Police manning traffic checkpoints say many drivers still aren't getting the basics, such as wearing seatbelts and staying away from their mobile phones, as the road toll continues to climb.
Crashes have claimed the lives of three people in separate accidents on the roads today.
A driver died in Mt Maunganui after the vehicle left the road while a two-vehicle crash in Manawatu has left one person dead. One person has also died after a serious crash just south of Foxton.
On a recent sunny evening in Petone, Wellington District's road policing officers found recent tragedies on the road were not enough to stop some drivers from dangerously flouting the rules, and the officers were determined to catch them.
"We have an officer who we call a spotter, he's further down the road for us and he's looking for any offences, the rest of our team are up here on Hutt Road and Riddlers Crescent," he said.
When looking at the vehicles it was hard to see who was wearing a seatbelt and who had a phone in their lap, but eagle-eyed Sergeant Laurence Vautier knew exactly what to look out for.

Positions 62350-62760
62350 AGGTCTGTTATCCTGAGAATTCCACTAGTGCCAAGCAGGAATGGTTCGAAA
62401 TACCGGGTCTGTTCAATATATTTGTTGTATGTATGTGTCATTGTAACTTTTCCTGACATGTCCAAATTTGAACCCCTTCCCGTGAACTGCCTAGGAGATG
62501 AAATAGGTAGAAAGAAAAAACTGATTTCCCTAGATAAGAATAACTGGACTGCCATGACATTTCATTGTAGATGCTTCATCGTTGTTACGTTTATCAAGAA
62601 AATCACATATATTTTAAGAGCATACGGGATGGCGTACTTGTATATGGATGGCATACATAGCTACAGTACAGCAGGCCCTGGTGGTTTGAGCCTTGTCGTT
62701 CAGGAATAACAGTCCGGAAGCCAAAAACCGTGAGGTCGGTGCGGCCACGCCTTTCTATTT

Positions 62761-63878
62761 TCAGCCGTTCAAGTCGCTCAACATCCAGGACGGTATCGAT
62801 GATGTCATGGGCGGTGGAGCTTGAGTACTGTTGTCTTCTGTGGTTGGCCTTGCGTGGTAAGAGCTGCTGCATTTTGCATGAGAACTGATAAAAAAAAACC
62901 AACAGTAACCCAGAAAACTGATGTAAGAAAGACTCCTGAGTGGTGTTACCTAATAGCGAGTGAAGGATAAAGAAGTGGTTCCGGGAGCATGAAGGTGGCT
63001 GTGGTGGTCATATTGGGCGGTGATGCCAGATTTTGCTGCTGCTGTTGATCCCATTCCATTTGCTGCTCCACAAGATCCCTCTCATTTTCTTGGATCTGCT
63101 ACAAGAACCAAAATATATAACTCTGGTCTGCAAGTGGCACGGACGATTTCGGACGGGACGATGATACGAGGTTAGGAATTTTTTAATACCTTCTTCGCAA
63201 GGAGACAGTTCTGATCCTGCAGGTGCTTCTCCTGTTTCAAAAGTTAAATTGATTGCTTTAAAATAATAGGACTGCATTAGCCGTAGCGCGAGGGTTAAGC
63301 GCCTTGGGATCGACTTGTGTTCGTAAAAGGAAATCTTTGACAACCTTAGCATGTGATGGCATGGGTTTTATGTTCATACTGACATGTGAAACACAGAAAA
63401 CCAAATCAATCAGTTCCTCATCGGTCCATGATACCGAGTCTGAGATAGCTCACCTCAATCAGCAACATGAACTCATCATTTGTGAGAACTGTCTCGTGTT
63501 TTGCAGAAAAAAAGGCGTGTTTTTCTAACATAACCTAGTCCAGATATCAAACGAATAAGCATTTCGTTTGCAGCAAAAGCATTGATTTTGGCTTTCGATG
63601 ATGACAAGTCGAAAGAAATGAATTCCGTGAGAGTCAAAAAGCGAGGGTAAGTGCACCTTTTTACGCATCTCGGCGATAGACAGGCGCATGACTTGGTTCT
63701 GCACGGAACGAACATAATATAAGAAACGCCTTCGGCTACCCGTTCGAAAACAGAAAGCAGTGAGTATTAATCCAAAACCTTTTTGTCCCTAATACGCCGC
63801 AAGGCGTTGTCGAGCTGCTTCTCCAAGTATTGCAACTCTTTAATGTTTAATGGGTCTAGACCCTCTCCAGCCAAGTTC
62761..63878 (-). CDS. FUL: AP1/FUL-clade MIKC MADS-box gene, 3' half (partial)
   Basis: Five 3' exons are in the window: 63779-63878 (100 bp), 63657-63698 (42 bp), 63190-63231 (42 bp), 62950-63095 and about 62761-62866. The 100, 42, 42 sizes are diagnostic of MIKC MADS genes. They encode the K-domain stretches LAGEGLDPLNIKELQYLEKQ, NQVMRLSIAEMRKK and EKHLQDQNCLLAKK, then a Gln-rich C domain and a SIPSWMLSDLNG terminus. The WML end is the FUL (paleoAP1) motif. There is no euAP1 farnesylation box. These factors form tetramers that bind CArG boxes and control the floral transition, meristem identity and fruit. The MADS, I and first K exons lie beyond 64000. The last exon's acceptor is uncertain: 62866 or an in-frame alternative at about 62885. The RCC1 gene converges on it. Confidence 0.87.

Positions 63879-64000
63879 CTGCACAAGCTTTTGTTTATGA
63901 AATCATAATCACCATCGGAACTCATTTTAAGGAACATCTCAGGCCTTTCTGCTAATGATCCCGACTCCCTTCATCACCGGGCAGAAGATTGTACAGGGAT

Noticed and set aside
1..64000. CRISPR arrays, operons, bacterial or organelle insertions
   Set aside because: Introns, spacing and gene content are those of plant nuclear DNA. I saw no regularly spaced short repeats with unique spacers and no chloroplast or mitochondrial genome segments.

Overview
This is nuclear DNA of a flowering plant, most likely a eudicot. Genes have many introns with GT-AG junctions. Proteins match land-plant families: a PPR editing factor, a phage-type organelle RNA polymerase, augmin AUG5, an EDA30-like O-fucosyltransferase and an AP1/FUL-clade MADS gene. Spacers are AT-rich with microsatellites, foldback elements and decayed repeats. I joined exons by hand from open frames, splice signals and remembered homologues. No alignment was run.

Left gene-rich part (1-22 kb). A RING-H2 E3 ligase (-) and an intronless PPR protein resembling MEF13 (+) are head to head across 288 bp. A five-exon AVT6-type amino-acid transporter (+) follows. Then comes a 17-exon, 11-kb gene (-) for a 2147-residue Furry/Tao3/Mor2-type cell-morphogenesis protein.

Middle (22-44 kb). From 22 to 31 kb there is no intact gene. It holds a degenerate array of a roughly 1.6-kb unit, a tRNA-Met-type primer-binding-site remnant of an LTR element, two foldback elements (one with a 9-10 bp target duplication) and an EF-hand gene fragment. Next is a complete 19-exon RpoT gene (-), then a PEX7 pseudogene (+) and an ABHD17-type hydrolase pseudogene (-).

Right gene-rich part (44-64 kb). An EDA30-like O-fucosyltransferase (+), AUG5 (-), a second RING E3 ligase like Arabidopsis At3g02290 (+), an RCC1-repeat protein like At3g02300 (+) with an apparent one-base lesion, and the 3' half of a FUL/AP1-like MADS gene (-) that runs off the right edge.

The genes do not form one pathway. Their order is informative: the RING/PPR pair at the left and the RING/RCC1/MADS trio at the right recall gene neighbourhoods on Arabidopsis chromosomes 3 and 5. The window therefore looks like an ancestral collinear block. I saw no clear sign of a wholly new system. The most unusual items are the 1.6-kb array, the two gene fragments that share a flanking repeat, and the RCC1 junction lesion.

He soon saw a motorist who put on his seatbelt once he saw police on the roadside.
Only about half an hour into the checkpoint the road policing team had their hands full.
"I've five staff down the road and we're that busy, all of our staff are tied up with a driver each for not wearing a seatbelt," he said.
There was pie eating and a few false alarms where people are fiddling with chargers - not ideal, but not enough to merit being slapped with an $80 cellphone fine or $150 for not wearing a seatbelt.
The area covered by that checkpoint has had 30 crashes, including two serious ones, since 2001, 23 of which were at the intersection opposite Kmart.
Yet, shockingly, while out filming, Senior Constable Rob Taylor stopped a car with an entire family not wearing seatbelts.
"Dad was not wearing a seatbelt all the kids were not wearing a seatbelt aged 7,9 and 13, so it's a bit of a concern the example being led by the parent has let them down," he said.
In the space of an hour, Mr Vautier's team caught six people driving while using their phones and 12 who didn't have their seatbelts on.
He said the crashes he has attended where seatbelts were not worn didn't end well for anyone.
"I've even been to minor crashes, where the people have sustained injuries, but it's been of a result of them not wearing a seatbelt," he said.
"They've hit the windscreen, or the steering wheel or the dashboard and you talk to these drivers after the crash and they've got broken ribs and hit their head."
Which means, until everyone gets the message, teams like Mr Vautier's will be hitting the roads for the foreseeable future.